So the family of Bard made their way to the Þing. As they walked, Nereid took Ingrid aside and expressed concern about her son, Eyvind. She made her mother promise that, if the family got their goðorð back from Snorrisson, Ingrid would train Eyvind to be a goði, so he might have a sense of purpose to keep him out of trouble. Ingrid agreed to this. Nereid then encouraged Eyvind to ask Ingrid many questions about the law.
Once they had arrived at the Þing, Bard shared with Valberg his suspicions about Njáll Snorrisson and his father’s goðorð. He told Valberg that Snorrisson wanted him to testify that Valberg hated Snorrisson, so he would not be a partial judge of the case. Bard also told him of his suspicion that Snorrisson put his son up to killing Þorsteinn Ingólfsson’s nephew, sacrificing his son to sabotage his enemies. Valberg thanked Bard for his loyalty with a few bits of silver.
Cunning Nereid had a plan of her own. She cooked a special dish for Þorsteinn, and told him that Snorrisson is sneaky and steals from people. Þorsteinn vowed to make sure Snorrisson died at the Þing. As he was making his vow, Snorrisson entered the hall with his two sons. Þorsteinn attacked Snorrisson at once, but Brauggi protected his father. Bard snatched Snorrisson, dragged him before Þorsteinn, and publicly accused him of cursing his father’s land in order to steal his goðorð. Þorsteinn impaled Snorrisson on his spear. Brauggi raised his axe to kill Þorsteinn, but Bard stepped in to protect him. He and Brauggi did battle, and both died at each other’s hands that day.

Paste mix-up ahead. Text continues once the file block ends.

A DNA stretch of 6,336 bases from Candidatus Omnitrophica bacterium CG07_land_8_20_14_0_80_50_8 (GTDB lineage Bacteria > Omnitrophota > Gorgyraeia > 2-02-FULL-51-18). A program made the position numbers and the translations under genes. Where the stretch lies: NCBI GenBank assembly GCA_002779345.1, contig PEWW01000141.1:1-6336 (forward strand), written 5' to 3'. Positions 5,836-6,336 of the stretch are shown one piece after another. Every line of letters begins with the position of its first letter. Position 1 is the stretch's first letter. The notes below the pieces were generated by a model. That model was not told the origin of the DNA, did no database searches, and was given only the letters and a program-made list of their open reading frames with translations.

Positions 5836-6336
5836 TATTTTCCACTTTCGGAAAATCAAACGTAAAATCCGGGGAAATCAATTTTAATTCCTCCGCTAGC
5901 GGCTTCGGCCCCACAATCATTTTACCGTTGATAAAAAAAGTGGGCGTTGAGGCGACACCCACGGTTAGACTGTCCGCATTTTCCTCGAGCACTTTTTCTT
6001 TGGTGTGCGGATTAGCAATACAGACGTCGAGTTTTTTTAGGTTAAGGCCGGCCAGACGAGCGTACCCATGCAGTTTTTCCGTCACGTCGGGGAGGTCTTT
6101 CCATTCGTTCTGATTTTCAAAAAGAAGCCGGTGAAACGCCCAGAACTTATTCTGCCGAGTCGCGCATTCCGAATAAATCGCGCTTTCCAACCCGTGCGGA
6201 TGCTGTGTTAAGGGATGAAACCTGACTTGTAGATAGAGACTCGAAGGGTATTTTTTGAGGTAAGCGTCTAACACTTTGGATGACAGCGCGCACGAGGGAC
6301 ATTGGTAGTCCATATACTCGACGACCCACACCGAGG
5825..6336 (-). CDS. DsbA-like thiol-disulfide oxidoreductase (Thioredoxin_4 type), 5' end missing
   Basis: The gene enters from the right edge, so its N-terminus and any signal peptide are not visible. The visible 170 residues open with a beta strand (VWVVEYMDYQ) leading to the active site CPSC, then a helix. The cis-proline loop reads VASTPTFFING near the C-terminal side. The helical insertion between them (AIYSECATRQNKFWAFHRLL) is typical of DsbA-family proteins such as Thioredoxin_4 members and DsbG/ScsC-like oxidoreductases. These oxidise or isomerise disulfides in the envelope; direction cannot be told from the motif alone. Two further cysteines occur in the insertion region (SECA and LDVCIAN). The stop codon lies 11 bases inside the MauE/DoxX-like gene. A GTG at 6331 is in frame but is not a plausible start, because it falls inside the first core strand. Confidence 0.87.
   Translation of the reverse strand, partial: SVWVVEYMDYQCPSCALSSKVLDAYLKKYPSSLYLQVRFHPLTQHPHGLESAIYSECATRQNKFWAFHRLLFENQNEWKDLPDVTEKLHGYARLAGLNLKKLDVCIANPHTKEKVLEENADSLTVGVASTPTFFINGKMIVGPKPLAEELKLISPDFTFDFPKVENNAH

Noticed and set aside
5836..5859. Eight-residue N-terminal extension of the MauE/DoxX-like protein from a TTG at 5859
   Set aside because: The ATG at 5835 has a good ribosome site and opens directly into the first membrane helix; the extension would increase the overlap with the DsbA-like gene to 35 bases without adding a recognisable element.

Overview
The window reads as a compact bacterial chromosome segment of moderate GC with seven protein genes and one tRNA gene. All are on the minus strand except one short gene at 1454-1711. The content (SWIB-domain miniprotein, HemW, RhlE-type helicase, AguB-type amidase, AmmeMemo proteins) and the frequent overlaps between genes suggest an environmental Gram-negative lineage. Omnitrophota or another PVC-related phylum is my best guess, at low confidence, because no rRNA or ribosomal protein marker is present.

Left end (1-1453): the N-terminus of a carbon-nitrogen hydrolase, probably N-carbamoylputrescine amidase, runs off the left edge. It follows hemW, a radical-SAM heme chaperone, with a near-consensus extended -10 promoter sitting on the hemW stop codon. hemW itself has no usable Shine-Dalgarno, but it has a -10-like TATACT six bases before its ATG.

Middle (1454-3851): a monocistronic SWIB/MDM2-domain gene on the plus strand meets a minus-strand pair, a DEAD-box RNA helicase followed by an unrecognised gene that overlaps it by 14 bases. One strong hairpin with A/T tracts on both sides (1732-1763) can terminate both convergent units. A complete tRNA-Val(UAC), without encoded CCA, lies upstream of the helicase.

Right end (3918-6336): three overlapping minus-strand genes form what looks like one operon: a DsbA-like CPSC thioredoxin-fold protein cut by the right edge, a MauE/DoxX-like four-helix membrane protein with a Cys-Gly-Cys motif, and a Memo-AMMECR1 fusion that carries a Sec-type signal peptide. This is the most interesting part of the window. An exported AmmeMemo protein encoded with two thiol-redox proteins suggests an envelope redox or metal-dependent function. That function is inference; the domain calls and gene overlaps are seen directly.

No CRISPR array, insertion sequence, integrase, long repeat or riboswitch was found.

Snorrisson’s living son, Bolli, fled the hall with great speed. However, Nereid convinced Valberg that Bolli must too die, for if any of Snorrisson’s family remained alive, they would attack the family of Bard in retaliation. So Valberg sent his men to kill Bolli as well. He then spoke privately to Ingrid, and offered her back her late husband’s goðorð. He asked who in her family would carry the title. Having made the promise to Nereid, she gave it to Einar Lambisson — who would wed Nereid — so it would be passed down to Eyvind when he was ready. Einar and Nereid married immediately thereafter.
When Björn heard of this, it made him quite angry, as he had hoped to be goði. Nereid asked Björn to hate her or Ingrid, but not Eyvind; Björn stood to inherit his father’s farm, but Eyvind had nothing to inherit. Björn told Ingrid, “I will remember this.”
Þorsteinn told Valberg and Ingrid that he planned to organize a Þing of Þings that autumn, wherein all the local goði would meet at his farm at Reykjavík. Ingrid promised that Einar would go, and she would go as well to advise him.